A friend exclaimed the other day, ‘Did you know one of my friend who visited Thailand could not exchange his Ringgit because the moneychanger there did not want to accept Ringgit?’ I asked for more details but none were forthcoming. I asked who was his friend, when did it happen, which city in Thailand was it and what was the amount that his friend wanted to exchange. No answers. I think we do agree that volatility of ringgit is really a huge issue. Especially of interest is the fact that the cause is always ‘loss of confidence.’ I do not understand loss of confidence in what. GDP growth? Trade Surpluses? Corporate results in BURSA? (PE numbers) On all these accounts mentioned, Malaysia is better than that country which had a new President recently.
Perhaps it is the household debt vs GDP percentage? Well, if this is the case, please just say this is the case and then quickly start dumping another currency for which its property market is so hot and its household debt vs GDP is now 123 percent!! (Yes, the amount owed by the households is BIGGER than the GDP). Yes, this is about Bank Negara Malaysia (BNM) and Ringgit. You may stop reading now if you disagree with BNM’s move to take the excessive speculation out of the Ringgit and feel that this is like a capital control. Actually do we know that Malaysia has trade surpluses every month and every year for many years already? However, BNM’s foreign reserves did not rise for the past few years.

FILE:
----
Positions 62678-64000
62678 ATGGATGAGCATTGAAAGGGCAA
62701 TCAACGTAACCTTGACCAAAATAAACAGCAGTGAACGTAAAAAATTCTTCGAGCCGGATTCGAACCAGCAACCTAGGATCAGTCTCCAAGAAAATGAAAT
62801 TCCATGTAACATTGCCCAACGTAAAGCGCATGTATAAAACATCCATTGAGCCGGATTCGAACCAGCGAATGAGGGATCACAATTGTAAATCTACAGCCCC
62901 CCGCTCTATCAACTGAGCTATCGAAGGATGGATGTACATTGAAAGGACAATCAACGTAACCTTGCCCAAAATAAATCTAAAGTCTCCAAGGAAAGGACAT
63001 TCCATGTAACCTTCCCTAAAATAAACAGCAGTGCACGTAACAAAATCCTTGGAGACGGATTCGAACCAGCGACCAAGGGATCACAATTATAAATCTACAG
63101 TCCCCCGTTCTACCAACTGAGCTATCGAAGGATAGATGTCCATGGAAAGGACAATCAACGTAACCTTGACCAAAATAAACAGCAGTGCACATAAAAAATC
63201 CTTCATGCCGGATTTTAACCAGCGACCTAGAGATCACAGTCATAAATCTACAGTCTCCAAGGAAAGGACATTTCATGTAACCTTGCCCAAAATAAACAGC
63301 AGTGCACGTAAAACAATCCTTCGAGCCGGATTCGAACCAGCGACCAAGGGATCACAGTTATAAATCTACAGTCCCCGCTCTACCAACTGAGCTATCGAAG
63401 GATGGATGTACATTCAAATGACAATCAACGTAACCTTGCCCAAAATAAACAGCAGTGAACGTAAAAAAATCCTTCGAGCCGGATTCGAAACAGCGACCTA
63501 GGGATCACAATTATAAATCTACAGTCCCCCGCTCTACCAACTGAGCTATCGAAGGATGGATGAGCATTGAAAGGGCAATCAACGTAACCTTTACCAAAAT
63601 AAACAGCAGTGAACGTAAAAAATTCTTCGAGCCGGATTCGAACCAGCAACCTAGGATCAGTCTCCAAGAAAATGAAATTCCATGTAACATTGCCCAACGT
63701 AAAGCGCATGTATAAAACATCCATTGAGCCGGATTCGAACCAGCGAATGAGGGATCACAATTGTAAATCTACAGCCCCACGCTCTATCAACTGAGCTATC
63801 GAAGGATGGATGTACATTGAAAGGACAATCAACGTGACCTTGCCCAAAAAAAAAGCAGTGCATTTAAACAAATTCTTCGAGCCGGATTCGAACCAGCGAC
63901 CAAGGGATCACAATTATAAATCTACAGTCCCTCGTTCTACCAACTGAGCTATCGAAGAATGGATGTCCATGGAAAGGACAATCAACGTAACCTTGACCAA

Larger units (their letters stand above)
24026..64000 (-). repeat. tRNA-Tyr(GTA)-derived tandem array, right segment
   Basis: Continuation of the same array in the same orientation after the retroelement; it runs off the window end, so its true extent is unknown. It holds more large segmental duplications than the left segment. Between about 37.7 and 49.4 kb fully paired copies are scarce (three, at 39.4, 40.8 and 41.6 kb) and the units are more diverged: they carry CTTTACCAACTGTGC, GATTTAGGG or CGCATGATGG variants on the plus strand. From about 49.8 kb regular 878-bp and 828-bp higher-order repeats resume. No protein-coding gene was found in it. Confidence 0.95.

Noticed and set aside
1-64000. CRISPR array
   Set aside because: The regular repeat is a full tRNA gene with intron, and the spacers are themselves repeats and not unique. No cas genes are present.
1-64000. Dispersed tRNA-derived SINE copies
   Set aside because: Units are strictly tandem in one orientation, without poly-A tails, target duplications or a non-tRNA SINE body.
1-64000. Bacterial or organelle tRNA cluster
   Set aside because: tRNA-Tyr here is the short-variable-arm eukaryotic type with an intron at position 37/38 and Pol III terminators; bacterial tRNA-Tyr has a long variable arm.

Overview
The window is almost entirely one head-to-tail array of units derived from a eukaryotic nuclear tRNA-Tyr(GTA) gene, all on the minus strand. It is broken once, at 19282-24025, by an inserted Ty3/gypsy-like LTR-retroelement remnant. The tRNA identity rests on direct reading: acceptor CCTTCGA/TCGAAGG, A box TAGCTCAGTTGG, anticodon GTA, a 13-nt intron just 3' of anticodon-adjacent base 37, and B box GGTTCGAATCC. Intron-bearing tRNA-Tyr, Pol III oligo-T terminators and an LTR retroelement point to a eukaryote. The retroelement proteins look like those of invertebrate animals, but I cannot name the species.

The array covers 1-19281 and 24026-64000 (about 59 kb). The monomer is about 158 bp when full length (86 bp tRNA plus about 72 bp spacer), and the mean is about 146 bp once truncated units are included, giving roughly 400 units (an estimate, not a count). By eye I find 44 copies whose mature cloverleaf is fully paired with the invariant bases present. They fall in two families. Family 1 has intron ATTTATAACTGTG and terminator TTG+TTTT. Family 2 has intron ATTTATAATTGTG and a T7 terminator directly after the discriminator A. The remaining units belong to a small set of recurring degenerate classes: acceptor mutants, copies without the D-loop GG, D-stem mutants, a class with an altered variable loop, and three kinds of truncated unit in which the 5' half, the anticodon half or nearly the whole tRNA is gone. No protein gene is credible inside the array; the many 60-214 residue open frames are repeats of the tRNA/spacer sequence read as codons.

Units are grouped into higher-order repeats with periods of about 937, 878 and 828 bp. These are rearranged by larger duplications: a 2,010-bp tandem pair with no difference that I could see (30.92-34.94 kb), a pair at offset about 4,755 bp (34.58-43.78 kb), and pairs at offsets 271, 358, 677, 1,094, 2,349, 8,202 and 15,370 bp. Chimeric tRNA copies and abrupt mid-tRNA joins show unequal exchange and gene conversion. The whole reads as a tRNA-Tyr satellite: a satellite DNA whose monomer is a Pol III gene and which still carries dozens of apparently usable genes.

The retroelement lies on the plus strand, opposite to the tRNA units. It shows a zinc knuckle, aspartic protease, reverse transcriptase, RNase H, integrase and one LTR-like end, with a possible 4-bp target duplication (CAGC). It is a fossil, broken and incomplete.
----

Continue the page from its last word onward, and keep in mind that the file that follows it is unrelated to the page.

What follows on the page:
Let’s also read an interesting article too. Here: Malaysia’s Ringgit Crackdown Spooks Investors. Please read the article carefully. It said, “Malaysia’s crackdown on currency speculators has come at a cost. While it has successfully reduced ringgit volatility, it is threatening to discourage overseas investors.” First sentence was about the success of BNM. Clap, clap, clap. Second sentence technically means nothing. ‘Threatening’ does not carry the same weight as ‘KILL’ and ‘discourage’ is also extremely different with ‘STOP.’ By the way, the title says, ‘Malaysia’s Ringgit crackdown spooks investors.’ I would like to reiterate that when we put in some money and we hope for quick or very fast returns, that’s NOT investment and we are not investors. A better word may be a gambler. Just as fundamentals do not change overnight, why is the currency going up and down a lot within days? Disagree? It’s okay, there are lots of other strong currencies to hedge against the ringgit. By the way, Warren Buffet’s famous statement about ‘investment’ versus ‘not an investment?’ Here: “Calling someone who trades actively in the market an investor is like calling someone who repeatedly engages in one-night stands a romantic.” Invest, please. Cheers.
written on 8 Feb 2017
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